Opponents of the ban say it is one of the many remainders of the religious “blue laws” from the 1800s, and serves no place in a modern society. Hunters who can only hunt during the weekend due to work say the ban can be frustrating, as it essentially eliminates half of their hunting time.

The ban is not without supporters, however, especially from landowners and farmers who fear the bill would lead to trespassing. Hikers also say that the presence of hunters make them feel uneasy. Hunters counter these arguments by saying that Sunday hunting is allowed in many states with little to effect.

Indeed, other states are also keeping an eye on Virginia’s Sunday hunting bill. The National Rifle Association’s Institute for Legislative Action branch hailed the bill as a “big win” when it passed committee on Wednesday, encouraging members in the state to write to delegates. Notable hunter and musician Ted Nugent also chimed in on the issue, saying that it was “insane” that such laws still exist.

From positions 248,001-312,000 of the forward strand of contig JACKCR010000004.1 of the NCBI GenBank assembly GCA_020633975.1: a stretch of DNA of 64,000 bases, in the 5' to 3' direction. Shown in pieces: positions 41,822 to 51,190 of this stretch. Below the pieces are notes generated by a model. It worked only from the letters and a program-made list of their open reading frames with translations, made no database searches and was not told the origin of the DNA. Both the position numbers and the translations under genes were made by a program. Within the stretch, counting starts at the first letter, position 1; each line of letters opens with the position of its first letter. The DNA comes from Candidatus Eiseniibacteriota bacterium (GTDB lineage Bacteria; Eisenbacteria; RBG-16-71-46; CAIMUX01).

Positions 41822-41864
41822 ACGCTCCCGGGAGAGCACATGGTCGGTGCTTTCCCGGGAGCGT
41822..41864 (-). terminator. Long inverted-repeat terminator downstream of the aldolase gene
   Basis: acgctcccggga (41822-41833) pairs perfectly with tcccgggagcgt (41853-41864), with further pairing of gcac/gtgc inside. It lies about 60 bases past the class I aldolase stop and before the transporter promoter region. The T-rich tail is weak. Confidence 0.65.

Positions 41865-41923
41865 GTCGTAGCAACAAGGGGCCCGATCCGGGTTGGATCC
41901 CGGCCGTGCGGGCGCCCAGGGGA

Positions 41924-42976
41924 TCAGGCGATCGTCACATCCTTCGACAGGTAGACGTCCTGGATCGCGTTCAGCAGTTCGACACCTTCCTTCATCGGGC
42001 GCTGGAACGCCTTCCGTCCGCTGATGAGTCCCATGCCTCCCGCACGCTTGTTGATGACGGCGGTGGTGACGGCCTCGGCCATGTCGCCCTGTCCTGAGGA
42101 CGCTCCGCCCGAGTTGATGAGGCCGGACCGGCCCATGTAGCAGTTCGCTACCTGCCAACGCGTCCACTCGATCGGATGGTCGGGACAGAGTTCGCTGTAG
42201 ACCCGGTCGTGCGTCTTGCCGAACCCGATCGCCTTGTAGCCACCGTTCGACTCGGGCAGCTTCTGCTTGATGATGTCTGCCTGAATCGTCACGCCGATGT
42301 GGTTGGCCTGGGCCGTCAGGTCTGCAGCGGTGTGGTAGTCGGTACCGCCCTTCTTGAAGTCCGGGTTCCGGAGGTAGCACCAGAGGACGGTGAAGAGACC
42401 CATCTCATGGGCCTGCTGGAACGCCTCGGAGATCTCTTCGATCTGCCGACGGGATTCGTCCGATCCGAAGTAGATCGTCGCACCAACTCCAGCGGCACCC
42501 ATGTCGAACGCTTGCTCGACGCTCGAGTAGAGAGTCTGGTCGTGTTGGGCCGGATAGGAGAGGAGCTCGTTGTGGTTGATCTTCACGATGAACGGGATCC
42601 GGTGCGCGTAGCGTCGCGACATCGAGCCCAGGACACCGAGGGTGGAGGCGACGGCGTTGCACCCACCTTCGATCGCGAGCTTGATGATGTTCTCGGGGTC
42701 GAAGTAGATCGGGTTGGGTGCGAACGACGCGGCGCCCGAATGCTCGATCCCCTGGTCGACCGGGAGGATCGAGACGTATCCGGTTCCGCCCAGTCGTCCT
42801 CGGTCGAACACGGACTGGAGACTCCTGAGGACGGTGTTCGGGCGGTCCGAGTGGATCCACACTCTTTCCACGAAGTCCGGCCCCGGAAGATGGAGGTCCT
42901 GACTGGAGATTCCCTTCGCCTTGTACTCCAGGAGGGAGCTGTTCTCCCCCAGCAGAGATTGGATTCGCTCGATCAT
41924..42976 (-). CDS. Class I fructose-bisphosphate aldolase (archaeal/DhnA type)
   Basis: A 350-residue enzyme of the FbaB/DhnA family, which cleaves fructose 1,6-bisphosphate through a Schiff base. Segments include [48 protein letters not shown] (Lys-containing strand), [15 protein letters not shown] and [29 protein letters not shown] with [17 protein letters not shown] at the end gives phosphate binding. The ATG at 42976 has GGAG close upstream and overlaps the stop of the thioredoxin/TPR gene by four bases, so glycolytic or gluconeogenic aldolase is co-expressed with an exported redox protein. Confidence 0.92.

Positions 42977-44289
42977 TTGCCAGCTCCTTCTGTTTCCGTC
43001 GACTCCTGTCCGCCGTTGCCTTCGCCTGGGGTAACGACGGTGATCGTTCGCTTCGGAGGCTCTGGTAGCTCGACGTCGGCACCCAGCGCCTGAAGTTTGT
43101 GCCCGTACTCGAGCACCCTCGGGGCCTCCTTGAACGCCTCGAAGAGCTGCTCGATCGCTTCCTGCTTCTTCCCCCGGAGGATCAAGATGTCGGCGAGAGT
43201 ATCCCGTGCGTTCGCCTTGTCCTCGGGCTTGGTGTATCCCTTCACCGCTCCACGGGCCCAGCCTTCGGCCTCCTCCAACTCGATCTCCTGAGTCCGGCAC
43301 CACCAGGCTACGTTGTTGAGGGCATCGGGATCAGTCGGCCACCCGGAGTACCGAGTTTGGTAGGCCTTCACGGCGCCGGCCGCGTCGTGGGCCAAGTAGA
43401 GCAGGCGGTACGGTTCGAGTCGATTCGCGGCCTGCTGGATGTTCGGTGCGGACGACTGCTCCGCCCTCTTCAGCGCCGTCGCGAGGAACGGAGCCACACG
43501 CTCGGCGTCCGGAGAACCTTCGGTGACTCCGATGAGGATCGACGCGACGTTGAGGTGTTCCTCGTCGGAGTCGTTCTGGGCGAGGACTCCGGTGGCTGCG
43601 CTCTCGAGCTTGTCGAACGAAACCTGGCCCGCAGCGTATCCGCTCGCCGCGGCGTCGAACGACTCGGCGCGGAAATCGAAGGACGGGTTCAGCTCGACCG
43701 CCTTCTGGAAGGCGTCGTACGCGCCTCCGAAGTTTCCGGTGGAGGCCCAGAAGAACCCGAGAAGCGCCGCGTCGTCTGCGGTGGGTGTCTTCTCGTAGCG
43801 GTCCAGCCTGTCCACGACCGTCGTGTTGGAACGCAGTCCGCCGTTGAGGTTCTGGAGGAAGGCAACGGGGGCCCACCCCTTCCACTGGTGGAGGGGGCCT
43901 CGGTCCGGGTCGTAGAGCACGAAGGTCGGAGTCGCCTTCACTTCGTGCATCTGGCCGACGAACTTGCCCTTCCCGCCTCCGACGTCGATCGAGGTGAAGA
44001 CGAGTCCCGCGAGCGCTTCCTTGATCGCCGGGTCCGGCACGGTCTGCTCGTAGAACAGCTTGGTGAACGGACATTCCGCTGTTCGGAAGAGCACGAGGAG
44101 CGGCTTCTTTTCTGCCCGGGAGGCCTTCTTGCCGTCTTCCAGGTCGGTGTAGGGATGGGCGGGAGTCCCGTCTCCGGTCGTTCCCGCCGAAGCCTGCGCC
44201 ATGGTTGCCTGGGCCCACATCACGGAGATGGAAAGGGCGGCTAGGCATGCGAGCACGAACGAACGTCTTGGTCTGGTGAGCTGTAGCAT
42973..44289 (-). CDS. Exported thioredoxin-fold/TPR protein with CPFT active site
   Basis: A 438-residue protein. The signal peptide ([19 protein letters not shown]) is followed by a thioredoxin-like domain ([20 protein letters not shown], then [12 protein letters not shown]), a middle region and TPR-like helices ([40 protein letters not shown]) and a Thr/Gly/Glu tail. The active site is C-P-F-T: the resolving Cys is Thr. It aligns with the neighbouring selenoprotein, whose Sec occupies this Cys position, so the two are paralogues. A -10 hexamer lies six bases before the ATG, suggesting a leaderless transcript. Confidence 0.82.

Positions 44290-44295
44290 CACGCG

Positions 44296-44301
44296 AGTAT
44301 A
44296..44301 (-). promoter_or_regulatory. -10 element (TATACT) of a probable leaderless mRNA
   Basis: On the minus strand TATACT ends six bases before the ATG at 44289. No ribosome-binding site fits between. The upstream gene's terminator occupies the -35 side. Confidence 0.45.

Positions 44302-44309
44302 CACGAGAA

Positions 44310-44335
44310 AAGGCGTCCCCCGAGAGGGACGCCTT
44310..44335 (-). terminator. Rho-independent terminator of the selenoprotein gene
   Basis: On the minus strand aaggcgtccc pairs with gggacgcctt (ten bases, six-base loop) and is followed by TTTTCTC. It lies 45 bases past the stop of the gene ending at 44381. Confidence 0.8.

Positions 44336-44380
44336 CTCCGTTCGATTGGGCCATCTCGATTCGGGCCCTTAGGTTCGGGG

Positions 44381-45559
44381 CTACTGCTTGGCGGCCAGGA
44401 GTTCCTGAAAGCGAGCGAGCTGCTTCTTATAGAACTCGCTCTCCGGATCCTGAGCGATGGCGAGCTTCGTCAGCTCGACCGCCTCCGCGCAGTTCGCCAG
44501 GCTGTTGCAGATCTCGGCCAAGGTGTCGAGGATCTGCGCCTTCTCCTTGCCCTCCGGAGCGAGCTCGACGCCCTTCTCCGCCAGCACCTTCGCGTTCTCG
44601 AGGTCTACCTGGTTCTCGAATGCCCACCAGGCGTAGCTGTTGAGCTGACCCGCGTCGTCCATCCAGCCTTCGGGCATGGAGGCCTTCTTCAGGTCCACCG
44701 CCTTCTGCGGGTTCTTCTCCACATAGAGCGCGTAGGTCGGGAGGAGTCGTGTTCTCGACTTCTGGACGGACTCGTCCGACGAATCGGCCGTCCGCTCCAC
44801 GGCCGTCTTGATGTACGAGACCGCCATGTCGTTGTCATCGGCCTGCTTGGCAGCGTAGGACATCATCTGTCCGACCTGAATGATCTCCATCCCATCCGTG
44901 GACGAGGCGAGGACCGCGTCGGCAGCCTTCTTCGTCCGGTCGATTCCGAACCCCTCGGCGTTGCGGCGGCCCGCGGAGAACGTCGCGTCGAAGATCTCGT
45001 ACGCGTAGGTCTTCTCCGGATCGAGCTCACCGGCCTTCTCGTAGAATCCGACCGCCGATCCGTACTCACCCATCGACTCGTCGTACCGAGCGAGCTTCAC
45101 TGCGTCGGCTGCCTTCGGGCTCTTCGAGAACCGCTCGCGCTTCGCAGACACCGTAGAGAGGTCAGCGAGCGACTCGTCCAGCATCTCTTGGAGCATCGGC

“I urge in the strongest of terms that these states eliminate these bizarre Sunday hunting bans immediately,” Nugent wrote on his Facebook page, adding that the laws were “downright un-American.”

Efforts in nearby states such as Pennsylvania, North Carolina, Massachusetts and others also seek to overturn their own Sunday hunting bans.

Image from RTD Photography on the flickr Creative Commons

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2 thoughts on “Virginia Sunday Hunting Bill is Source of Optimism for Hunters